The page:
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The Nine NFL Teams With the Biggest Roster Holes Left to Fill

The NFL draft and free agency are in the books. Yet some squads still have glaring issues that need to be addressed before next season kicks off.

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The NFL draft and free agency are in the rearview mirror, and while rosters can still be changed with trades, preseason cutdowns, and free-agent signings, we now have a much better idea of how depth charts will look heading into 2020. For some teams, it’s hard to find any massive weaknesses, but for others, there are major question marks. Here are nine teams that will head into next season still needing to address key positions.

Patriots: Quarterback

With Cam Newton still out there in free agency and a handful of veteran backups available via trade (looking at you, Andy Dalton), New England can still bolster an uncertain and underwhelming quarterback depth chart. As the team’s roster stands now, the preseason competition for the starting quarterback job will come down to second-year pro Jarrett Stidham and longtime vet Brian Hoyer. Stidham seems to have the inside track, but rolling into 2020 with the sophomore passer under center feels like a dicey proposition for a team whose defense gives it a chance to compete in the division. Stidham went 61-of-90 for 731 yards, four touchdowns, and a pick in four games of preseason action last season, compiling a 102.6 passer rating to pique the interest of New England fans. But with just four regular-season passes thrown in mop-up duty thus far in his career, the former fourth-rounder is anything but a lock.

Hoyer, meanwhile, has started just one game in the past two seasons and was anything but impressive in his four games of action in Indianapolis last season, tossing four touchdowns and four picks while completing just 53.8 percent of his passes and finishing with a 65.7 passer rating. It was surprising that New England stood pat on the position in the draft, picking 10 players―one of them a kicker―but no quarterback. “We’ve drafted [quarterbacks] in multiple years, multiple points in the draft,” Bill Belichick said on Saturday. “Didn’t work out the last three days. That wasn’t by design. We just tried to do the best we could with what we had this weekend.” Belichick has expressed confidence in both Stidham and Hoyer, but something tells me the Patriots aren’t quite done wheeling and dealing when it comes to this position.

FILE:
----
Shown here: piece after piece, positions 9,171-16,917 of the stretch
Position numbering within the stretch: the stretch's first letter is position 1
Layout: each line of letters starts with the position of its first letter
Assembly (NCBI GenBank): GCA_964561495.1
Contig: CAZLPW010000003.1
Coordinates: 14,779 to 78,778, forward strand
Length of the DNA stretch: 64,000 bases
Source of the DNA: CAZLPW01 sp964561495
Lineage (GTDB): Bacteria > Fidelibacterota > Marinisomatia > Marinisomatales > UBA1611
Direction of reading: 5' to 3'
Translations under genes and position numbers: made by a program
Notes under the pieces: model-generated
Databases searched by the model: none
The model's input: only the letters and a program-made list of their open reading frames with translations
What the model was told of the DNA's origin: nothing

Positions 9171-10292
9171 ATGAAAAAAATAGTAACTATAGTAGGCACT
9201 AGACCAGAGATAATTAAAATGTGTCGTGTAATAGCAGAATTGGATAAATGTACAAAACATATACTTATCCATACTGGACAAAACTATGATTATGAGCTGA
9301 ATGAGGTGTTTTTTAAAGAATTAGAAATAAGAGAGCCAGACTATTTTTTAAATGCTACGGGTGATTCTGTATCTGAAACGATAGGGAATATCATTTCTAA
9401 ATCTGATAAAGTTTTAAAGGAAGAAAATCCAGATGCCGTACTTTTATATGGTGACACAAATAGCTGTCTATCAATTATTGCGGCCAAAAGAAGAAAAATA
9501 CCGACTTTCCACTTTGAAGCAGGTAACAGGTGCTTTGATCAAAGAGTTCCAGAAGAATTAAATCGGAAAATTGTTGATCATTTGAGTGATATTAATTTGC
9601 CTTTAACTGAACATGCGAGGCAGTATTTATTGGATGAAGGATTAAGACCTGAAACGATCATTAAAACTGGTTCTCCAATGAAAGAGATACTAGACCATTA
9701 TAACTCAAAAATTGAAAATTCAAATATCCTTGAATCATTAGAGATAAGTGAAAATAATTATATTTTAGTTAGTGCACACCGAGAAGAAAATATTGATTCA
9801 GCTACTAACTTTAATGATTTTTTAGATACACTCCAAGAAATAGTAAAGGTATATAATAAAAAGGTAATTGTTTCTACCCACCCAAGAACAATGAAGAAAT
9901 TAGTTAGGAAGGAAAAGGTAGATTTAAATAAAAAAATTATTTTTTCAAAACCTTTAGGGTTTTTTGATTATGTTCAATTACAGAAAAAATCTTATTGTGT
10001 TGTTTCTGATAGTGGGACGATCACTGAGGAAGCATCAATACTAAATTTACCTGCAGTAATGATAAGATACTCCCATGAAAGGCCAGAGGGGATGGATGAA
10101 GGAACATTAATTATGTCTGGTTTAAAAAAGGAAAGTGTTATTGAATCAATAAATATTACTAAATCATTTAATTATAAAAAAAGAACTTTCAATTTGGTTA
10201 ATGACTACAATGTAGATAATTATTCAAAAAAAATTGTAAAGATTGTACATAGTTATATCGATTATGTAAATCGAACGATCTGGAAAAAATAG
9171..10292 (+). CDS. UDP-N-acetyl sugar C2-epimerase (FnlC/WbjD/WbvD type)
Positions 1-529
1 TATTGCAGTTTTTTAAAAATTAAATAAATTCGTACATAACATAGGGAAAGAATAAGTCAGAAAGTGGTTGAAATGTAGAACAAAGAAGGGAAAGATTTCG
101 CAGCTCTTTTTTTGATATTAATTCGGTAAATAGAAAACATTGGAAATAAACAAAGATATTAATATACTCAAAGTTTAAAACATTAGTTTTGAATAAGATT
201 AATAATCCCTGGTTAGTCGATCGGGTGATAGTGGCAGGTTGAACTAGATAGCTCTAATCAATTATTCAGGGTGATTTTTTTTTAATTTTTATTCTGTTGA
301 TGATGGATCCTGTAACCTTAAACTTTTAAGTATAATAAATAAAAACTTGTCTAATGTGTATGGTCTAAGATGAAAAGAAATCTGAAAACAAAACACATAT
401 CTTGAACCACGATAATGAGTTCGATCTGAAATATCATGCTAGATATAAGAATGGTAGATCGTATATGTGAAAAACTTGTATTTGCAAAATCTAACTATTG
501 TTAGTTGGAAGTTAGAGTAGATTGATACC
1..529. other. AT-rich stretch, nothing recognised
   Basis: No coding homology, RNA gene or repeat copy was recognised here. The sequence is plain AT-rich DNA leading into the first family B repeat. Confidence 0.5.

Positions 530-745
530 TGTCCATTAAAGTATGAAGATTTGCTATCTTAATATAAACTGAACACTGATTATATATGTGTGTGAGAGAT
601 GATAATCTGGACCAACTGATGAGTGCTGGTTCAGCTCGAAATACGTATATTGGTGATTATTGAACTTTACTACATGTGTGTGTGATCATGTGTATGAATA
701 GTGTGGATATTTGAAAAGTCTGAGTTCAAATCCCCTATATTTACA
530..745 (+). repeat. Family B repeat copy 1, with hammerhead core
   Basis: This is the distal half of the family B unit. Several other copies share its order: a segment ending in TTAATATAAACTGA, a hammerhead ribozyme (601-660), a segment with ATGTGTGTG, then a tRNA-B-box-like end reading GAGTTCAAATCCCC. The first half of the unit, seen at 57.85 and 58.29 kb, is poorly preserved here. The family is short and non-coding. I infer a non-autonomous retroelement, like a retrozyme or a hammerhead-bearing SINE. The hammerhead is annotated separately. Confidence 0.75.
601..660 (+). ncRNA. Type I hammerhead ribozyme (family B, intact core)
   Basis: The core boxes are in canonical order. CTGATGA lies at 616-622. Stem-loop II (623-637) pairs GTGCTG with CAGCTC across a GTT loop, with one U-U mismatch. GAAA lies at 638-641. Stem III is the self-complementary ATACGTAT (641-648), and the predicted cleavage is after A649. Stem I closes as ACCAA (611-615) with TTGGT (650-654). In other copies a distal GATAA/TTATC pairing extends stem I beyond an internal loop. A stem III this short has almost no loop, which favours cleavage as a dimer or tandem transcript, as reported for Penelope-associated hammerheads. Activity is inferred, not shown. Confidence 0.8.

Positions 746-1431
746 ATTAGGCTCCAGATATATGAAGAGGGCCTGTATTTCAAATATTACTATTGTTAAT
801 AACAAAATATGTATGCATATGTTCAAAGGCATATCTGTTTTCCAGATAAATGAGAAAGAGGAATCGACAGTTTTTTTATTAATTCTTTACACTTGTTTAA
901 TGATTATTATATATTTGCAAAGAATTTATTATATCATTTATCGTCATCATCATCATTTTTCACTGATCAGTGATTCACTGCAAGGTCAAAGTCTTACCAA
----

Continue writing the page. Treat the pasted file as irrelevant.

Seahawks: Edge Rusher

Seattle’s already-shallow pass rush group took a hit in free agency when the team lost Quinton Jefferson and failed to come to an agreement with star defensive lineman Jadeveon Clowney. With Clowney still weighing his options, Seattle made a few lower-end moves as insurance, bringing back a pair of former Seahawks in 32-year-old Bruce Irvin and eighth-year pro Benson Mayowa. Past that duo there are plenty of question marks on Seattle’s defensive edge.

The Seahawks double-dipped in the draft, grabbing a high-upside Frank Clark clone in Tennessee’s Darrell Taylor in the second round before circling back in the fifth to take an athletic subpackage rusher in Syracuse’s Alton Robinson. Those two picks give Seattle some hope for a strong edge rush group down the line, but a team that produced the second-fewest sacks in the NFL last year (28.0) shouldn’t rely on a pair of rookies to elevate that group in Year 1. Past that, Seattle’s first-round pick from last season, defensive end L.J. Collier, was a complete nonfactor as a rookie, playing minimal snaps while registering just three tackles. And while Rasheem Green’s trajectory certainly looks promising after leading the team in sacks last year (4.0), a big Year 3 jump isn’t guaranteed. Shaquem Griffin provides a small boost as a hybrid linebacker/pass rusher in subpackages, and Branden Jackson is still in the mix, but unless Seattle makes some more moves in free agency, the team will be putting far too much responsibility on its duo of rookie pass rushers. Seattle may need to push harder to land Clowney or add another free agent like Everson Griffen.

Panthers: Offensive Line

The Panthers have shaken up their subpar offensive line this offseason, sending five-time Pro Bowl guard Trai Turner to the Chargers for tackle Russell Okung while letting starter Greg Van Roten walk in free agency. Okung projects as the new starter on the blind side, but the veteran tackle has missed games in every season except one in his 10-year career and sat out all but six games in 2019 after suffering a blood clot in his lungs. The team is likely to line up with Taylor Moton at right tackle, Dennis Daley and John Miller at the guard spots, and the 30-year-old Matt Paradis at center. Past that, sophomore tackle Greg Little should provide swing-tackle capability and the potential to fill in at guard, and Tyler Larsen brings interior depth. That … that’s about it.

After the team’s all-defense draft―all seven of the team’s picks went to that side of the ball―Carolina’s avenues for improvement on the offensive line are limited. GM Marty Hurney has some major work to do in shoring up their wafer-thin depth on the offensive line.